According to the Social Security Administration, Social Security retirement benefits replace, on average, 40 percent of an individual’s pre-retirement income. As a general rule, the longer you wait to begin claiming these benefits, the larger the monthly benefit you will ultimately receive. While this principle seems simple enough, the types of benefits and claiming strategies available to you can be quite complex. Here’s what you need to know to plan for yourself and for the longevity and income needs of a surviving spouse.
There are generally three types of Social Security benefits available to married couples, including 1) an individual’s personal benefits, 2) spousal benefits and 3) survivor benefits for widows, widowers and dependent children. The benefits you are eligible to receive depend on your work history and the wages you earned as well as the year in which you begin claiming benefits.
If you begin taking Social Security at age 62, the earliest year in which you are allowed to do so, your monthly benefit will be approximately 30 percent lower than if you wait until you reach full retirement age, which is 67 for individuals born in 1960 or later. Herein lies several challenges: If you begin claiming Social Security benefits too early, your income stream in retirement may not be sufficient for all your needs, and the amount available to be claimed by a surviving spouse or dependent children will be lower than if you wait until your full retirement age.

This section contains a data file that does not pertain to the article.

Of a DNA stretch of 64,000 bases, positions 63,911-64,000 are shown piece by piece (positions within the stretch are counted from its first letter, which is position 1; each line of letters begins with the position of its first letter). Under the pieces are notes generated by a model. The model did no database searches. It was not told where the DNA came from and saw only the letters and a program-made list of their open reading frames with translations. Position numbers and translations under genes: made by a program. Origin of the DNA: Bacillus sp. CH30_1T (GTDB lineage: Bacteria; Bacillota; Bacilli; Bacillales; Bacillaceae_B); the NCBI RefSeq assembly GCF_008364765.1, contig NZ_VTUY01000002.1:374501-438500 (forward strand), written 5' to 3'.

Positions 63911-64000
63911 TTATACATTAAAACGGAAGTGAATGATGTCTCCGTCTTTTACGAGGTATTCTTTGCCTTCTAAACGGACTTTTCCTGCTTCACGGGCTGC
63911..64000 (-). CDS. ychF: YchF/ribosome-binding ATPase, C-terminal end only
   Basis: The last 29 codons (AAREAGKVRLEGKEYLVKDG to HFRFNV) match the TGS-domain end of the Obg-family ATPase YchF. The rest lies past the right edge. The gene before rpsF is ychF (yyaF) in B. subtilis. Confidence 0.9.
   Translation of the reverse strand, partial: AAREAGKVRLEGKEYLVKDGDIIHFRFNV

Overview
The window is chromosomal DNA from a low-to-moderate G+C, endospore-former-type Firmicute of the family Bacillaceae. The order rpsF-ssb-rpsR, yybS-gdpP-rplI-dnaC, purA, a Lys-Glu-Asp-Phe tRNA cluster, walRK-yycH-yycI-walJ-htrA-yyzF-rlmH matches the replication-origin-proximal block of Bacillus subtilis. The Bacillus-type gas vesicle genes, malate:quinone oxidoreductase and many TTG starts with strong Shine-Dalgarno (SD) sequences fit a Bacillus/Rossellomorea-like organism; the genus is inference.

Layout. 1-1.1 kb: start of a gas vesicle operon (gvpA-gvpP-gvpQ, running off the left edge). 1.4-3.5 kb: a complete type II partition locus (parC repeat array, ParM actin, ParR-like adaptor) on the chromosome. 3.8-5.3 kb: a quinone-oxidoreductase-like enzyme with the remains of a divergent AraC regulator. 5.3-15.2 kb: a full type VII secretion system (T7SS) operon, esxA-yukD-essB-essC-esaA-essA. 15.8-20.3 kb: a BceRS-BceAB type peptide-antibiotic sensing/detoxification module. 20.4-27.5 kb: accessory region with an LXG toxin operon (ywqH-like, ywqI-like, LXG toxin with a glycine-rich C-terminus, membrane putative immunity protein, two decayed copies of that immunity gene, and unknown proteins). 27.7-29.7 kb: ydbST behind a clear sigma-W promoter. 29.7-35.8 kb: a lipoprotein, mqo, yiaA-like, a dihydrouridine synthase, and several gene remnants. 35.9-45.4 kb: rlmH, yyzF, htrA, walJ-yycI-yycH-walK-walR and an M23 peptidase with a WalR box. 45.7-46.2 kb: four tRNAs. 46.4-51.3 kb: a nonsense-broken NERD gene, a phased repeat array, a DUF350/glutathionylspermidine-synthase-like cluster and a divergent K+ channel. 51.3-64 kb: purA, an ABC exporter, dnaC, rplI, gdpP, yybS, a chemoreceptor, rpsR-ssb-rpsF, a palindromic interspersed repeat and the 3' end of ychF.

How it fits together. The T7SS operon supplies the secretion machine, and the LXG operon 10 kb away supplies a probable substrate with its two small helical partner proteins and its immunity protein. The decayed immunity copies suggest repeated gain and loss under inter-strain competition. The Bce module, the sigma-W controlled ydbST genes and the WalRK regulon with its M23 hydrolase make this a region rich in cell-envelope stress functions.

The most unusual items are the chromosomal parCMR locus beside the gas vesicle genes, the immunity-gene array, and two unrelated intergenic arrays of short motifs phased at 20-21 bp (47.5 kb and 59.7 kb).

Generally, survivor benefits are available to a decedent’s surviving spouse, his or her children under age 18 (or older if the child is disabled) or his or her parents, provided age 62 or older who depended on the decedent for at least half of their financial support.
A widow or widower caring for a decedent’s child who is under age 16 or disabled may apply for survivor benefits at any time. Otherwise, the surviving spouse must be age 60 or older and married to the decedent for at least nine months at the time of death. A widow or widower disabled for a minimum of seven years before a spouse’s death may apply for Social Security benefits beginning at age 50.
While a former spouse whose marriage to a decedent lasted a minimum 10 years may also qualify for survivor benefits, those benefits may be affected when the former spouse remarries before reaching age 62 (or age 50 if disabled).